Elgar:Symphonies 1 & 2, etc
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Elgar:Symphonies 1 & 2, etc

Jeffrey Tate/London Symphony Orchestra
6 Oct 2003

£4.99 (VAT included if applicable)
Also available in CD Format
  Song Title
Symphony No. 1 in A flat Op. 55: I. Andante: nobilmente e semplice - Allegro
Symphony No. 1 in A flat Op. 55: II. Allegro molto -
Symphony No. 1 in A flat Op. 55: III. Adagio
Symphony No. 1 in A flat Op. 55: IV. Lento - Allegro
Cockaigne (In London Town) Op. 40 (concert overture)
Disc 2
Symphony No. 2 in E flat Op. 63: I. Allegro vivace e nobilmente
Symphony No. 2 in E flat Op. 63: II. Larghetto
Symphony No. 2 in E flat Op. 63: III. Rondo (Presto)
Symphony No. 2 in E flat Op. 63: IV. Moderato e maestoso
Sospiri Op. 70

Product details

  • Original Release Date: 6 Oct 2003
  • Release Date: 6 Oct 2003
  • Number of Discs: 2
  • Label: EMI UK
  • Copyright: (C) 2003 EMI Records Ltd
  • Record Company Required Metadata: Music file metadata contains unique purchase identifier. Learn more.
  • Total Length: 2:19:15
  • Genres:
  • ASIN: B001J67F6G
  • Average Customer Review: 5.0 out of 5 stars  See all reviews (2 customer reviews)
  • Amazon Bestsellers Rank: 3,324 in MP3 Albums (See Top 100 in MP3 Albums)

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Most Helpful Customer Reviews
4 of 4 people found the following review helpful
5.0 out of 5 stars Elgar Symphonies/Jeffrey Tate/LSO 8 Nov 2003
Format:Audio CD
It is not, in fact, Elgar's Second and Third Symphonies, but his First and Second and other purchasers will have discovered that already. Nevertheless, this is great Elgar, worthy of anyone's collection. It's good to have Tate entering this particular area and I look forward to more of the same, perhaps even the Third Symphony. As for the LSO, well, they've been playing this music forever even under Elgar himself. Will make a wonderful Xmas gift.
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5.0 out of 5 stars This is a gem bargain twofer 1 Mar 2014
Format:Audio CD
An accidental discovery led me to these richly projected Tate readings of Elgar, warmly recorded by EMI. I didn't need another set of the two symphonies with excellent Boult, Solti, Handley and Haitink performances in my collection, but these are performances to treasure and should be snapped up when you have the chance.
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Most Helpful Customer Reviews on Amazon.com (beta)
Amazon.com: 4.7 out of 5 stars  3 reviews
18 of 19 people found the following review helpful
5.0 out of 5 stars A Gem! 15 July 2004
By Patrick Miller - Published on Amazon.com
Format:Audio CD
I've always felt these recordings never got thier full due in the US, mostly I suppose because of their limimted availability. I had them when they were in EMI's "British Composers" line, but then gave them up. I have been thrilled to come back to them. Yes, Barbirolli and Boult will always be important touchstones in this music, but there is still plenty of room for new ideas. And the playing of the LSO is magnificent. I'm not sure of Jeffrey Tate's current status. I hope he is still conducting regularly. This would be very near, if not at the top of my list for recordings of these works.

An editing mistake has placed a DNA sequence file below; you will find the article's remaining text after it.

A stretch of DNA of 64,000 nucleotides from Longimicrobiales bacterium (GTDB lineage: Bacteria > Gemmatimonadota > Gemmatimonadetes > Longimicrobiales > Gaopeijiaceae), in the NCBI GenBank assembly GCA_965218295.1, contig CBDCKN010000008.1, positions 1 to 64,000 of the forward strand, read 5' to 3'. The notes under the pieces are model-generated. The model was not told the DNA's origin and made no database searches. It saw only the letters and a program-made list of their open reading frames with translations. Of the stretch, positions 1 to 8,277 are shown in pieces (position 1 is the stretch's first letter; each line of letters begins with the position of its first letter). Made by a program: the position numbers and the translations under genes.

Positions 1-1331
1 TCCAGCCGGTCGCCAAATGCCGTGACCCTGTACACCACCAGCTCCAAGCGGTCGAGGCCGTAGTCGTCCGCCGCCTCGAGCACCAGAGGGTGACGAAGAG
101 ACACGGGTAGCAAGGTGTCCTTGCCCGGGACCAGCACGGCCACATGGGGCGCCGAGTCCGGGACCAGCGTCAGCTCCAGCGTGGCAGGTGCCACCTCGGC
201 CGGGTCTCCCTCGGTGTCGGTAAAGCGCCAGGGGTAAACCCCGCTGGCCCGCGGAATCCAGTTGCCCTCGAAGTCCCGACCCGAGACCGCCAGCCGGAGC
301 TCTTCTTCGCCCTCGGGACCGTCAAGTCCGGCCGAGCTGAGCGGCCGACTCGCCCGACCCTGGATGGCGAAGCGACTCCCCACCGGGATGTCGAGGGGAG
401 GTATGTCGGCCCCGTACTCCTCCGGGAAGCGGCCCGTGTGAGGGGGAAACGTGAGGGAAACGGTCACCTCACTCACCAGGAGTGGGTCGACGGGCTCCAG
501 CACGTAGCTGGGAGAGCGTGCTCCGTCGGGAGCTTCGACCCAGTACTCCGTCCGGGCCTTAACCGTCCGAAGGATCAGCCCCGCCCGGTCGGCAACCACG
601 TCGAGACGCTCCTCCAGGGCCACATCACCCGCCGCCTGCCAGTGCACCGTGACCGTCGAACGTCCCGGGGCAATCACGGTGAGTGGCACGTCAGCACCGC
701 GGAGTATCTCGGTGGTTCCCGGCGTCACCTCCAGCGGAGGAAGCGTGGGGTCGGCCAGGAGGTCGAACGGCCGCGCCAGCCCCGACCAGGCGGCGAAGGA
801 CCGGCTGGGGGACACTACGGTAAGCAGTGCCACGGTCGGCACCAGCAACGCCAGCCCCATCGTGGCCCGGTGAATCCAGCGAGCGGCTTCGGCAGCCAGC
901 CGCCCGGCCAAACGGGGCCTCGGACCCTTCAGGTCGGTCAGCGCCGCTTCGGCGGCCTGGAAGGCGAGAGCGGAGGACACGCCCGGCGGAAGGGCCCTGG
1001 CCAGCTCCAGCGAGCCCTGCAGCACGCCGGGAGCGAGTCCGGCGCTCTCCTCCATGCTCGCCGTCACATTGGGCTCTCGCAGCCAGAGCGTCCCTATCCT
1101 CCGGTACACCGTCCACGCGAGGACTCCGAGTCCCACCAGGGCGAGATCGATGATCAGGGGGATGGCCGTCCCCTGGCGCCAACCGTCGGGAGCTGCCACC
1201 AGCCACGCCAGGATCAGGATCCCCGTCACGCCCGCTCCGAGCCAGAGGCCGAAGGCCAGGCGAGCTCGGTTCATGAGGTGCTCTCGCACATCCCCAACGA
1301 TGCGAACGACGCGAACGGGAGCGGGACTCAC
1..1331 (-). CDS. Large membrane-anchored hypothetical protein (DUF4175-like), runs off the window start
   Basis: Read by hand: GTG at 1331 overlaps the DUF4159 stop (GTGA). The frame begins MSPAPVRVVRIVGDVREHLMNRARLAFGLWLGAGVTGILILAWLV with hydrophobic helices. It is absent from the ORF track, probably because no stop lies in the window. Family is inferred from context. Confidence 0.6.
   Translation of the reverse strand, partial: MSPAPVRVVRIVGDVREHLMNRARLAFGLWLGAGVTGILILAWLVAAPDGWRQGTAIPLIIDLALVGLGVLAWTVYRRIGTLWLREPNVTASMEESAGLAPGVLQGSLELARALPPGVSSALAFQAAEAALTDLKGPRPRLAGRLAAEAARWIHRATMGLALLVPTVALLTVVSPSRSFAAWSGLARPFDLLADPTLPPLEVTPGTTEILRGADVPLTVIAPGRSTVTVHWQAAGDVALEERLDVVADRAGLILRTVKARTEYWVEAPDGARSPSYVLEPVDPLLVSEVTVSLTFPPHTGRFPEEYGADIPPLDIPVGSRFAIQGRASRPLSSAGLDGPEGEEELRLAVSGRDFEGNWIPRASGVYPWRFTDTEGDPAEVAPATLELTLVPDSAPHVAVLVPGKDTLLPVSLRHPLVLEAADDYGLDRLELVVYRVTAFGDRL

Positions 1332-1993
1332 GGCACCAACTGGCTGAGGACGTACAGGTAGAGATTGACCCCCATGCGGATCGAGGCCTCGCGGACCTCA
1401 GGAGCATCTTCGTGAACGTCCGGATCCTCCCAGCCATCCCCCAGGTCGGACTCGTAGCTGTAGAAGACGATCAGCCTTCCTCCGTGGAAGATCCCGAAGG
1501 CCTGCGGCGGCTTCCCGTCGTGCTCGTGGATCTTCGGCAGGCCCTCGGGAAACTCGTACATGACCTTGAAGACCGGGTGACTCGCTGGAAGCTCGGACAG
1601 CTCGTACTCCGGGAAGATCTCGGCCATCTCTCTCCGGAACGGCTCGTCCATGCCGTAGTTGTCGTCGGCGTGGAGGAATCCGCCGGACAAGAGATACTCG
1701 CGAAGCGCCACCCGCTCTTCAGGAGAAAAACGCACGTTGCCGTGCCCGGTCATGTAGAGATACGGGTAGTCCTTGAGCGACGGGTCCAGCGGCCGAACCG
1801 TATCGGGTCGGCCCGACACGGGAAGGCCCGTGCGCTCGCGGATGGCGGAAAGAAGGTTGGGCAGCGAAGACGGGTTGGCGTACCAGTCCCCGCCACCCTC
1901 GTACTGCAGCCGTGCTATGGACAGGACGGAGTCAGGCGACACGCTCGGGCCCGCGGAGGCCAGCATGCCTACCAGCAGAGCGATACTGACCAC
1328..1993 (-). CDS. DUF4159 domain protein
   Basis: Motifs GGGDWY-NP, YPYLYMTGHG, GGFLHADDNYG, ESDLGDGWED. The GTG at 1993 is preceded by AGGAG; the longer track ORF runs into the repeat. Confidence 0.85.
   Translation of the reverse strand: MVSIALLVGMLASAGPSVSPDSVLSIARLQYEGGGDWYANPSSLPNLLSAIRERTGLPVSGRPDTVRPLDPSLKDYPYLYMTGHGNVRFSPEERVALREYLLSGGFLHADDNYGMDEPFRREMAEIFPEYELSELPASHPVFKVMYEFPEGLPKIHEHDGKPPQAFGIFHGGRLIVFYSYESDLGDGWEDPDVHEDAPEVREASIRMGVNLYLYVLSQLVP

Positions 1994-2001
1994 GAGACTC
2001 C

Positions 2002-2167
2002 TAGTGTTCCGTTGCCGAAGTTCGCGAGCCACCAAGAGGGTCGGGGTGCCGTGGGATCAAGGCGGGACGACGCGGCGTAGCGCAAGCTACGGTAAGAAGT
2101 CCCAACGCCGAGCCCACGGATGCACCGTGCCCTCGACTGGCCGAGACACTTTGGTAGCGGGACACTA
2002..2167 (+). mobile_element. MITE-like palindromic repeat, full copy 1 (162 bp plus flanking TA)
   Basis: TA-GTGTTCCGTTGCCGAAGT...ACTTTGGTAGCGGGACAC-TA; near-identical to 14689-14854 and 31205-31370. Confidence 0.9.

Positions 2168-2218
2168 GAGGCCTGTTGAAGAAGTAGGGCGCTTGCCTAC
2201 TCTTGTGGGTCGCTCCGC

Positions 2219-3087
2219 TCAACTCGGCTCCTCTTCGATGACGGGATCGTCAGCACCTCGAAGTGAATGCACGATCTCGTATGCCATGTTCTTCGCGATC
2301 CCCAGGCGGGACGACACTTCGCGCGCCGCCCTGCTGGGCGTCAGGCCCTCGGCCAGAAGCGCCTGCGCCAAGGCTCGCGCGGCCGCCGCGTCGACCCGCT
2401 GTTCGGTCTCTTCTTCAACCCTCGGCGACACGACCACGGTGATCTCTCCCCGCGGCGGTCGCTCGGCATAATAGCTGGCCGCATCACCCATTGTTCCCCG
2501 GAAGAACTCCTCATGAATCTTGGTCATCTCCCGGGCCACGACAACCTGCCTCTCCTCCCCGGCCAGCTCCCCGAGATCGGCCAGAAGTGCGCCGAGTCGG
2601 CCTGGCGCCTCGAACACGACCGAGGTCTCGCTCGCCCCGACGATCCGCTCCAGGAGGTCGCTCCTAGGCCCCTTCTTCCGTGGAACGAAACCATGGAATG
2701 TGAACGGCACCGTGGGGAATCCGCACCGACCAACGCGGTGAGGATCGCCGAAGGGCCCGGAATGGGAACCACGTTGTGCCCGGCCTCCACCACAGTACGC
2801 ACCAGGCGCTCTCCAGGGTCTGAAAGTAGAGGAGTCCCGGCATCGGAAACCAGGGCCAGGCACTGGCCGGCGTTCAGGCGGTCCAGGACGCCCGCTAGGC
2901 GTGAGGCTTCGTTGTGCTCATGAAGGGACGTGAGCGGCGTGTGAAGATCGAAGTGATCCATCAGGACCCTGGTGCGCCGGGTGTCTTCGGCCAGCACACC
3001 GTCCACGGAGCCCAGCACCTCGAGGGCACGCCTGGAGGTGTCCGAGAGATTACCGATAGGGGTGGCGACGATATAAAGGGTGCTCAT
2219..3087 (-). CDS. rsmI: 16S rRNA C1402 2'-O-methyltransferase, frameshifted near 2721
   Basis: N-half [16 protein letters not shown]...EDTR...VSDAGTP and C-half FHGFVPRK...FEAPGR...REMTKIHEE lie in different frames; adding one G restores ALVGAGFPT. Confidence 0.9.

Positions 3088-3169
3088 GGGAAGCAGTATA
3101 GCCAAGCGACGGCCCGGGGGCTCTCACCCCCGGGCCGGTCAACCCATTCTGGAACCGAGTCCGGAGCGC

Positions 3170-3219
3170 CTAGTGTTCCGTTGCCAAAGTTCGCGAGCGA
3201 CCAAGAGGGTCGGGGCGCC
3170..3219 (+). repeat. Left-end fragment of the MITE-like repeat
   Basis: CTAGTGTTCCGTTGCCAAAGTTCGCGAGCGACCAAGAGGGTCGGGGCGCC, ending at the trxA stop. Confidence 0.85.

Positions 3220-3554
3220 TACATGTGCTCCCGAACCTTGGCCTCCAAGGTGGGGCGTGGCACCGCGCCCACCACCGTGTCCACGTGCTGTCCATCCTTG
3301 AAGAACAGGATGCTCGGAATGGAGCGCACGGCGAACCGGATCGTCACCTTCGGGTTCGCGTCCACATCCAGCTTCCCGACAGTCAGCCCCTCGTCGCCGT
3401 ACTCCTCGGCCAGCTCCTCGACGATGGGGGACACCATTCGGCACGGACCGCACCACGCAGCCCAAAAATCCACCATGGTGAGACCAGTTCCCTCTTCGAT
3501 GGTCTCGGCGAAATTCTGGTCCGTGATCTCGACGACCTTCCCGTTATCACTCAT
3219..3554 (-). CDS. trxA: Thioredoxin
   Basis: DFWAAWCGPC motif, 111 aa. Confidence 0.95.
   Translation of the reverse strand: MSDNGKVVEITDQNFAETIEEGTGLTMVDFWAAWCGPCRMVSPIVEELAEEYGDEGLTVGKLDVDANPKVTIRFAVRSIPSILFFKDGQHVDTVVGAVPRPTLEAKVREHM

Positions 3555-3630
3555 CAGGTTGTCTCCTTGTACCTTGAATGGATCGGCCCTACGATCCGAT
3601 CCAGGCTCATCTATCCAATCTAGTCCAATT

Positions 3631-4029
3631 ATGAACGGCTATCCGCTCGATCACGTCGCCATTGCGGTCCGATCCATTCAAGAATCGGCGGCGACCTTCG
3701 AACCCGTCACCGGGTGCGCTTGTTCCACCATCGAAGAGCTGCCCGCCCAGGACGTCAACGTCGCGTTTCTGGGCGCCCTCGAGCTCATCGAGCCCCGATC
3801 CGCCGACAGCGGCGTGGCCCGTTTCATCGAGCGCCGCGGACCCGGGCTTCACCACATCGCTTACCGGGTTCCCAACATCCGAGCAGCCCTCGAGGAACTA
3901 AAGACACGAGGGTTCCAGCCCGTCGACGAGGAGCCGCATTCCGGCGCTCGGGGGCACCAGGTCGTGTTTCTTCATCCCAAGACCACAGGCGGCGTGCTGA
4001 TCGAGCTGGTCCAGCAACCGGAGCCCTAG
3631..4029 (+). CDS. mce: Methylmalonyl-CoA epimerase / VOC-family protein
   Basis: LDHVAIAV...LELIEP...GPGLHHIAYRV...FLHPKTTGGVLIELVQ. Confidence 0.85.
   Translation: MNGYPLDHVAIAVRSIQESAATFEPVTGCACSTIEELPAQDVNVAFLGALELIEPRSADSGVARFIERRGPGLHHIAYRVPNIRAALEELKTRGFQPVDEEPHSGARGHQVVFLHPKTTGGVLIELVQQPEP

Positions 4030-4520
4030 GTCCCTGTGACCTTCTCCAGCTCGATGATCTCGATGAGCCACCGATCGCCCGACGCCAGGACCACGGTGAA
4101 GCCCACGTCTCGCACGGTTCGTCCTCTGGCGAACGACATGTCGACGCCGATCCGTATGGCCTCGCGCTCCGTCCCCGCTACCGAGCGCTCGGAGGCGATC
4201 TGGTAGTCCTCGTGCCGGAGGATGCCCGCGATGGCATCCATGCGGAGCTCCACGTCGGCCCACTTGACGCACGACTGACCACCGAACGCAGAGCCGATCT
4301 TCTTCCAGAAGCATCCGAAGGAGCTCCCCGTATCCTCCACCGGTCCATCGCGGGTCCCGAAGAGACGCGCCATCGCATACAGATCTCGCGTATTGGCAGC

16 of 17 people found the following review helpful
5.0 out of 5 stars Achingly beautiful Elgar 9 Jan 2005
By Martin B. Haub - Published on Amazon.com
Format:Audio CD
These ARE fine performances: well recorded, superbly played, expertly conducted and deeply felt. The tempi are slower than the norm, especially slower than the composers own, but in performances of this complex, detailed music, it works wonders. If you don't already know and love this music, these recordings will convert you.
3 of 3 people found the following review helpful
4.0 out of 5 stars Impassioned readings, but dodgy sound 7 Sep 2009
By Santa Fe Listener - Published on Amazon.com
Format:Audio CD
EMI hasn't put these admirable Elgar recordings into a budget twofer because of musical inferiority. the drawback is sheerly one of name recognition. Jeffrey Tate used to guest conduct at the Boston Sym. years ago but otherwise hasn't had much recent presence in the U.S. As far as Elgar conductors go, others have established bigger names: Boult and Barbirolli from the older generation, Colin Davis (quite recently) and Andre Previn from a generation later. But Tate deserves to be up there. His approach to the First Sym. and Cockaigne -- which is almost the length of a tone poem despite its designation as an overture -- is broad and elegiac rather than overtly exciting, but the passion in both performances runs deep.

I find the sound in these two works, recorded together in 1991, badly flawed: dull, congested, lacking in detail. It takes a whole to learn to listen through the muffle. Happily, Sym. 2 and Sospiri, recorded a year earlier in 1990, are clearer. This may help to account for the sunning effect of Tate's interpretation of the symphony, which is exhilarating and unrestrained in its emotionality. The LSO plays magnificently here, making the case for a work that can seem a bit distended and shapeless. Elgar's symphonies are relentless in their earnestness, and maybe a touch of Anglophilia is needed to appreciate their cut-velvet sumptuousness. It's taken a long time for me to love them, but now I do, and although the catalog is full of accomplished recordings, this one is an exceptional bargain with impeccable musical credentials.
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